The earthquake and tsunami that struck Japan on Friday could ultimately spur economic growth as the recovery effort creates demand for goods and services needed to repair and replace devastated industries, buildings and infrastructure.
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Research firm Capital Economics said in a note released shortly after the massive quake that while economic activity usually falls following major natural disasters, the reconstruction work that follows has historically created demand for labor and construction materials, as well as machinery, which provides a spark for economic activity.
Indeed, shares of heavy machinery manufacturer Kubota Corp. (NYSE: KUB) were up in midday trading Friday on the certainty that such companies will play a significant roles as the recovery effort gears up in the coming days and weeks.
The earthquake has shut down ports, power plants and refineries and analysts expect Japan’s already-stagnant economy to stumble even further in the wake of the disaster. Despite being the third-largest economy in the world, Japan’s economy has stagnated for nearly two decades.
Initially, the disaster will add to Japan's economic woes. But the effects should be temporary.
"In the short term, the damage could even knock off almost 1% of the country's GDP," said David Cohen, an analyst at regional economic commentators Action Economics. "Longer-term, though, it will balance out, through the rebuilding exercise which will be positive for growth with all the construction taking place. It could turn positive in about 12 months."
Akuji Okubo, chief economist at Societe General, added in a research note,“I think we will see industrial production suffer one day’s loss of output in March at most and with (southern Japan) mostly intact I think the impact, even for manufacturers, will be limited, as they may be able to shift production to southern regions.”
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The damage, while still being assessed, appears to be extensive. News agencies in Japan showed images of waves estimated a nearly 30 feet sweeping inland and washing away countless homes, cars and businesses. There are hundreds of confirmed deaths, but many more expected. The region’s Sendai airport has been inundated by flood waters.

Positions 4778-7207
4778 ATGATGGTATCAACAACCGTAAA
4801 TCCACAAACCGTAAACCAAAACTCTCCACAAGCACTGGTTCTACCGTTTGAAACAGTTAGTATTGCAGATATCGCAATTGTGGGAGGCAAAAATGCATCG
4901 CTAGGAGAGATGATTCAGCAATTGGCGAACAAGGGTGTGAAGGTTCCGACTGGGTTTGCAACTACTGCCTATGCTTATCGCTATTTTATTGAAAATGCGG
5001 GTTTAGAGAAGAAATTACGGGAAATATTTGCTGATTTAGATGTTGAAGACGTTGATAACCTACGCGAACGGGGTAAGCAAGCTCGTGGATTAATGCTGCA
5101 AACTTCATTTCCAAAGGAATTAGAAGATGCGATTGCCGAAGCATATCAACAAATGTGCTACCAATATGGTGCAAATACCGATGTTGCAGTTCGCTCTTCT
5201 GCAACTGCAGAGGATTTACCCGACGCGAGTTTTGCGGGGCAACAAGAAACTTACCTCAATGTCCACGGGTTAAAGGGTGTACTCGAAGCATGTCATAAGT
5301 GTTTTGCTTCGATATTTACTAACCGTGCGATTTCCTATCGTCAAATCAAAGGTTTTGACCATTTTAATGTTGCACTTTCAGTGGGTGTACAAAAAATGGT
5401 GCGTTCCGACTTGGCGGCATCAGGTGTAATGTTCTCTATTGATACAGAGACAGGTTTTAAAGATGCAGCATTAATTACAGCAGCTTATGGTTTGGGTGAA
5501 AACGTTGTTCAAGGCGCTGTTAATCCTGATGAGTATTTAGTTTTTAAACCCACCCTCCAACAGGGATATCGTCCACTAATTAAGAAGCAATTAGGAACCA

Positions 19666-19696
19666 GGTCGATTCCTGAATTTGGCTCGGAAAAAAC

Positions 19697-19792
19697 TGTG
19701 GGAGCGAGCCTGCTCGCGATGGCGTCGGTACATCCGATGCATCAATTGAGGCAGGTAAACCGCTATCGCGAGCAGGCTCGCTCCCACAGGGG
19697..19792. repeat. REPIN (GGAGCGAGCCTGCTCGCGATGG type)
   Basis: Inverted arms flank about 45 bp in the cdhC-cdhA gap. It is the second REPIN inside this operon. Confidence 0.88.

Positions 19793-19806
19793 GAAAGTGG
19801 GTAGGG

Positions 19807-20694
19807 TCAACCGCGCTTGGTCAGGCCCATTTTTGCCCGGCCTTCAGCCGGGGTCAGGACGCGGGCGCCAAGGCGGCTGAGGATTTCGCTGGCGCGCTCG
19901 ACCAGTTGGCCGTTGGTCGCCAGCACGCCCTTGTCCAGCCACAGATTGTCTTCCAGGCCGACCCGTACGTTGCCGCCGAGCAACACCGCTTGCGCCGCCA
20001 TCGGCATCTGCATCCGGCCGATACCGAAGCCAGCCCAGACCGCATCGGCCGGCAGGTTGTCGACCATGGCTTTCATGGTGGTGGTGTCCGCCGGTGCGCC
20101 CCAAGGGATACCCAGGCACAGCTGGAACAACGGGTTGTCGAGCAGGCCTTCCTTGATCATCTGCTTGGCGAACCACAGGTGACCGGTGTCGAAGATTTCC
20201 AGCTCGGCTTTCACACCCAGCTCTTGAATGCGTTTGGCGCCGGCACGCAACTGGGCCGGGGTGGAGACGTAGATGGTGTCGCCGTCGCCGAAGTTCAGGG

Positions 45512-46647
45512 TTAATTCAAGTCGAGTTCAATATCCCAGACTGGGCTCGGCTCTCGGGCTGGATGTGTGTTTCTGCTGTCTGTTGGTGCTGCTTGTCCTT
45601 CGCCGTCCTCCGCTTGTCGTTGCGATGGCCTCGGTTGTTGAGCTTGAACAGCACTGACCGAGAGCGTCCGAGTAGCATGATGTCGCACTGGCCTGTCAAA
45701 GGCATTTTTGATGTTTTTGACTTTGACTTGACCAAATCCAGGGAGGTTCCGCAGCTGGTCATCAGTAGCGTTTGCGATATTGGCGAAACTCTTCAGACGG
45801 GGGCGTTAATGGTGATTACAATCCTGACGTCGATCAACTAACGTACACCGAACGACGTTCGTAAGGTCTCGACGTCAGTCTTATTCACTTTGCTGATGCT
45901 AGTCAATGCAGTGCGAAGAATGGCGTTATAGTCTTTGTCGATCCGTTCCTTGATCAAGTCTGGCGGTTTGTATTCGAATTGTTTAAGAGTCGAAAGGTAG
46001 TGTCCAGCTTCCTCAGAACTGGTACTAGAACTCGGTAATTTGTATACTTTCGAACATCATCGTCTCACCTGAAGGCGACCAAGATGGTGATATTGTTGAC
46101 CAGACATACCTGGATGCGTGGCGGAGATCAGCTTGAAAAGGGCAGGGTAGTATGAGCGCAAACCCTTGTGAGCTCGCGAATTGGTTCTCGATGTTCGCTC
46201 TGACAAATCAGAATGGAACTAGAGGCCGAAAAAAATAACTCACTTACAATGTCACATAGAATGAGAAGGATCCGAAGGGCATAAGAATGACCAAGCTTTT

Aerial footage taken from helicopters has revealed severe flooding in northern coastal towns, where the waves tipped massive cargo vessels on their sides and sent fishing boats crashing inland.
Tsutomu Yamada, a market analyst with Kabu.com Securities, told Reuters that the effort should begin immediately and it should start with a swift response from the government.
"The extent of the damage is hard to tell but it seems devastating for the northern Japan economy. The government must act quickly to announce support packages and the central bank should pump more money into the economy," he said. "Some manufacturers have factories in the quake-hit area and they will face challenges in rebuilding these facilities. But what's more important is that this quake could hamper Japan 's overall economy which just started showing some positive signs."
Capital Economics noted that Japan was “much better prepared for this kind of disaster than it was in 1995” when a massive quake struck Kobe. The Kobe earthquake left more than 6,400 people dead and caused damage estimated at 10 trillion yen.
Richard Jerran, chief Asian economist at Macquarie, said Japanese companies apparently learned an important lesson from the Kobe disaster, one that should help during this recovery.
“Inevitably there will be microeconomic disruptions, as there were after Kobe and even Chuetsu (a 2004 quake). However, many firms reportedly diversified supply chains in the wake of Kobe, so the impact should be lower,” he said.